Enhance your Experience with Angler’s Edge Fishing Maps

Angler’s Edge Mapping is a small business located in Winnipeg, Manitoba, that creates premium hydrographic maps of waterways in Manitoba and Northwest Ontario. They set out to develop high-resolution contour maps that are both high-quality and beautifully designed. They conduct on-the-water hydrographic surveys using high-end sonar/GPS technology to compile and analyze data to reveal structures that could be hiding fish. They mark reefs, points, and flats, as well as functional aspects of habitat. 

If you have never used maps to enhance your fishing experience, you may be wondering what all of this means and how it can apply to you. To start, we will explore how to use these maps:

1.Understanding the Scale 

The scale will tell you how large the body of water is and the specific areas you will want to fish in. Understanding the scale will help you to plan out your travel times and better prepare for your excursion.

Angler's Edge Map

2. Reading the Legend 

The legend can tell you a lot about navigating the map and it can also contain symbols representing specific fish species. Understanding the map legend will help you understand the data on the map and find and catch what you are looking for more easily.

anglersedge 2.jpeg

3. Reading Contour Lines

Contour lines shaded in or marked with numbers demonstrate the depth of the water and specific points and reefs. You can also read contour lines to understand how sudden or gradual the water depth change is by looking at how close together or far apart the contour lines are.

anglersedge 3.jpeg

4.Finding the Perfect Spot

Use the map to look for fishing hot spots within the body of water, such as creeks or streams that enter a lake. If you know what kind of habitat your fish prefer, you can use the information contained on the map to find things like aquatic vegetation or other fish attractors.

anglersedge 4.jpeg

5.Tracking Results 

Keep track of which spots were more or less effective for you and mark areas to avoid.

anglersedge 5.jpeg

Now that you have a better understanding of how to use maps for fishing, we can dive into what it takes to create these maps. We had the pleasure of speaking with Craig McDougall of Angler’s Edge Mapping all about what it takes to create these maps and how they can help you make the best of your fishing experience. 

Avenza: Have you always had a passion for fishing?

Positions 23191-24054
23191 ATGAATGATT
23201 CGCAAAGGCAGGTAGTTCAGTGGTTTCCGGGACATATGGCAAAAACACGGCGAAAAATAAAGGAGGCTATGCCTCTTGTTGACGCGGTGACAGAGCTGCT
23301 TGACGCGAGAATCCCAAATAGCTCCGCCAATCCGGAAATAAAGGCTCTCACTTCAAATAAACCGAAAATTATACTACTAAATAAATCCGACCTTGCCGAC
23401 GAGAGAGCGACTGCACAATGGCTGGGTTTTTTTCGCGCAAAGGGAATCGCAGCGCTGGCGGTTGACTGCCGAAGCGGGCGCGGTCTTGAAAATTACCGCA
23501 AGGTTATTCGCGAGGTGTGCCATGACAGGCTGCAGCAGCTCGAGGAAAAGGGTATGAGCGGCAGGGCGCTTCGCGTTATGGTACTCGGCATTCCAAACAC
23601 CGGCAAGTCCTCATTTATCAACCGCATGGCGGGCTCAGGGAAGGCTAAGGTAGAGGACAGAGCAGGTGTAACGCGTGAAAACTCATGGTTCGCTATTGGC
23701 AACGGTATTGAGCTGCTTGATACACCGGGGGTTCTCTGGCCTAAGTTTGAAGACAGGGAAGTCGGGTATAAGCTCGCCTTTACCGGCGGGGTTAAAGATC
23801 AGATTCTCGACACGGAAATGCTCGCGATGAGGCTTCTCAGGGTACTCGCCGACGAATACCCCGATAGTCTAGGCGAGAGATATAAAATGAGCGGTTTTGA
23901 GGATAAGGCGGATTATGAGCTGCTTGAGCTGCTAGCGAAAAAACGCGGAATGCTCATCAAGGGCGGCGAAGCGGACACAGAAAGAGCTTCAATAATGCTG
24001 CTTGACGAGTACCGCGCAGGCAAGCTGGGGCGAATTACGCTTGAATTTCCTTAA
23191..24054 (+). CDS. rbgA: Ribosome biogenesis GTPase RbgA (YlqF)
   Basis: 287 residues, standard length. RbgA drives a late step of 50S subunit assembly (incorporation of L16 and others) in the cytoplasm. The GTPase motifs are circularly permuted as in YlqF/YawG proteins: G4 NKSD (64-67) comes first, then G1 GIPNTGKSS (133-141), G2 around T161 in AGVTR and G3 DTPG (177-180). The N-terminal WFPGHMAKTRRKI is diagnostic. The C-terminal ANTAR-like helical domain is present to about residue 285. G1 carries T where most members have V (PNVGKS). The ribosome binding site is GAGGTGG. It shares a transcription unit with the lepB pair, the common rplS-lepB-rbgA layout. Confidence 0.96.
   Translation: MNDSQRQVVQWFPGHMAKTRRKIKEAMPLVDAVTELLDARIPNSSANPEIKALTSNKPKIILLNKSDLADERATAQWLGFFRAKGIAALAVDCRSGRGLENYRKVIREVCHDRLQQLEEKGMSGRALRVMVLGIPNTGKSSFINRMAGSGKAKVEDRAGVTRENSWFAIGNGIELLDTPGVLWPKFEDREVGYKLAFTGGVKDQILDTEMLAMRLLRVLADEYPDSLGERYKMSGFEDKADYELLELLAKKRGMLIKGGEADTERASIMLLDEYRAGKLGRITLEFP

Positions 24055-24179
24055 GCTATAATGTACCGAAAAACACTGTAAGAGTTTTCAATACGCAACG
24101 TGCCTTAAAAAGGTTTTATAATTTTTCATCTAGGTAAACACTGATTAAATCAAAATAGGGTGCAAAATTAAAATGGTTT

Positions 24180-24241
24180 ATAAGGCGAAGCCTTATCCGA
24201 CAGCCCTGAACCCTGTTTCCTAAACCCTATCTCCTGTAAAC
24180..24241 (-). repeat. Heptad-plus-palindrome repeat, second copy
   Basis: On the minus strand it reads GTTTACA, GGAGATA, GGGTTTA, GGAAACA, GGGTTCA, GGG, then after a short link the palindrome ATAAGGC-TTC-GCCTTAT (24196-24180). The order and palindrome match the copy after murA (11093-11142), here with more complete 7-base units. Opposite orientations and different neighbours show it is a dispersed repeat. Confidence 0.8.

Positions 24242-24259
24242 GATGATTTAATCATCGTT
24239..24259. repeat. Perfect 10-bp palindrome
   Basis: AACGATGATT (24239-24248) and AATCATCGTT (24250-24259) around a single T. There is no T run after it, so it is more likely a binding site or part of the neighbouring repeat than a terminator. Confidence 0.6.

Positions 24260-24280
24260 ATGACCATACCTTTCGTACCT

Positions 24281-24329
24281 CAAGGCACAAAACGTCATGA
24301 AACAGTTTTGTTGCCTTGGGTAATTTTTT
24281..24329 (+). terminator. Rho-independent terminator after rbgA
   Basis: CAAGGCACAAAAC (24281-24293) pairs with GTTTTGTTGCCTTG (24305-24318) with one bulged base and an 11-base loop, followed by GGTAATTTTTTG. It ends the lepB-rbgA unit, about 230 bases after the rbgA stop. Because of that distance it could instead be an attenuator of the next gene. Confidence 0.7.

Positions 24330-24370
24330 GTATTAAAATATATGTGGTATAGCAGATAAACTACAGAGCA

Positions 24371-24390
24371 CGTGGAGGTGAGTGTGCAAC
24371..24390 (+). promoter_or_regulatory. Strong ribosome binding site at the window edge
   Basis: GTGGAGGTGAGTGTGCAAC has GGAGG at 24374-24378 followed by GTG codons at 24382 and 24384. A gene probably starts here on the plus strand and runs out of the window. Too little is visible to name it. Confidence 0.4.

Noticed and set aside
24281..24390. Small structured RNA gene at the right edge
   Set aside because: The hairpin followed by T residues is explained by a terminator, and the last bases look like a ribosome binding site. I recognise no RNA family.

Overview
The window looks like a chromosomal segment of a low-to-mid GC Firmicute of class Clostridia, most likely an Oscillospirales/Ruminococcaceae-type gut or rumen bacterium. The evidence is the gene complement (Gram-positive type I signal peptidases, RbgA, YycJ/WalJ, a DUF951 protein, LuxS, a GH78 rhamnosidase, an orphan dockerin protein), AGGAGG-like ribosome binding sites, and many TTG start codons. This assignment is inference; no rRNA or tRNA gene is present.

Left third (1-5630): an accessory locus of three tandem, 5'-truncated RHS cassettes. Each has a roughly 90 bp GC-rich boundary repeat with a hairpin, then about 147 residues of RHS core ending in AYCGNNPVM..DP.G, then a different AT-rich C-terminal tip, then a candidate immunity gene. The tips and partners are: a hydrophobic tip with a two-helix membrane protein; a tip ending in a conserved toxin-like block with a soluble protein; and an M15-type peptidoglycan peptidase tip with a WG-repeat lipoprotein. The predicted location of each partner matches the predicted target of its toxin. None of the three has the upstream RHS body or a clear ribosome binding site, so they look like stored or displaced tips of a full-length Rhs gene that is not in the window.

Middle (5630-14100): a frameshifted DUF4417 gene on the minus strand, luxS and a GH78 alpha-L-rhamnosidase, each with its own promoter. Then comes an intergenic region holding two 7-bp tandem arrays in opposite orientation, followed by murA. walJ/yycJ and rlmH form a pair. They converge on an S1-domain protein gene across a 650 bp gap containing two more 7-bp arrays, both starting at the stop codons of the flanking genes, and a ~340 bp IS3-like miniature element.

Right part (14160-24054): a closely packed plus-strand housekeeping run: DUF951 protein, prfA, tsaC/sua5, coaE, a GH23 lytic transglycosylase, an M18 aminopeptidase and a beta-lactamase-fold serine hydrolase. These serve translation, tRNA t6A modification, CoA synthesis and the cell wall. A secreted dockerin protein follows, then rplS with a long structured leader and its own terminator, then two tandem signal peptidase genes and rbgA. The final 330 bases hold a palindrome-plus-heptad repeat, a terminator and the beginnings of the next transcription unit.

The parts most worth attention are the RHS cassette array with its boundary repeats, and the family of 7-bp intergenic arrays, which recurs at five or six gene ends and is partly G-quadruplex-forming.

Craig: There are pictures of me holding fish when I was 2-3 years old. So yeah, the passion has been there for longer than I can remember.

Avenza: What made you decide to create your own maps?

Craig: I grew up in a town called Pinawa, Manitoba. Pinawa was located in the Canadian Shield, where lakes and rivers are dotted with reefs, points, humps, etc. that can be both hazardous to boaters, but also critically important to fishing success. The maps available for most lakes and rivers I fished were mediocre at best...some were so bad that they were downright dangerous. 

I have to thank my late father for being so understanding and nurturing my desire to explore despite the constant damage I did to his boat and motor - I destroyed many props and several lower units while growing up. Once GPS technology became mainstream, I would max out the unit's waypoint capacity (typically 500 or 1000) marking edges of prominent structures to try to get an edge for fishing. 

Along a similar timeline, I was learning about cartography and GIS software in school. One day it clicked that the opportunity was there for us to create better maps based on superior survey techniques, and Angler's Edge Mapping was born.

Avenza: What is the most difficult part about conducting on-the-water surveys?

Craig: Surveying certainly is not for everyone. We have very high standards for data collection, and our survey team spends A LOT of time on the water because Canadian Shield lakes are structure-rich. The long days wear on you, both physically and mentally because you really have to stay focused, or you will end up hitting rocks and damaging equipment. 

People often say to us "oh it must be nice to be out on the water", and it typically is...for the first couple hours. But as the day drags on and quite often the wind picks up....and you realize you would much rather be fishing than surveying....yeah, you realize that surveying is very much a job.

Avenza: What would you say is the greatest advantage to studying a map before setting out on the water?

Craig: There are a lot of advantages to studying a map before heading out on the water....but I think the greatest would be that an angler can use maps to anticipate where fish are likely going to be at a given time of year, before even setting out on the water.

In spring, it can be as simple as looking for generally shallow areas wherein the water tends to warm up fastest. Then within those areas, look for features such as a main-lake point or a creek-channel to concentrate fish.

Angler’s Edge Mapping offers free overview maps and low resolution maps to greatly improve your experience when working with multiple maps of the same area.

Check out their YouTube channel for tips and tricks on using Angler’s Edge maps within the Avenza Maps app.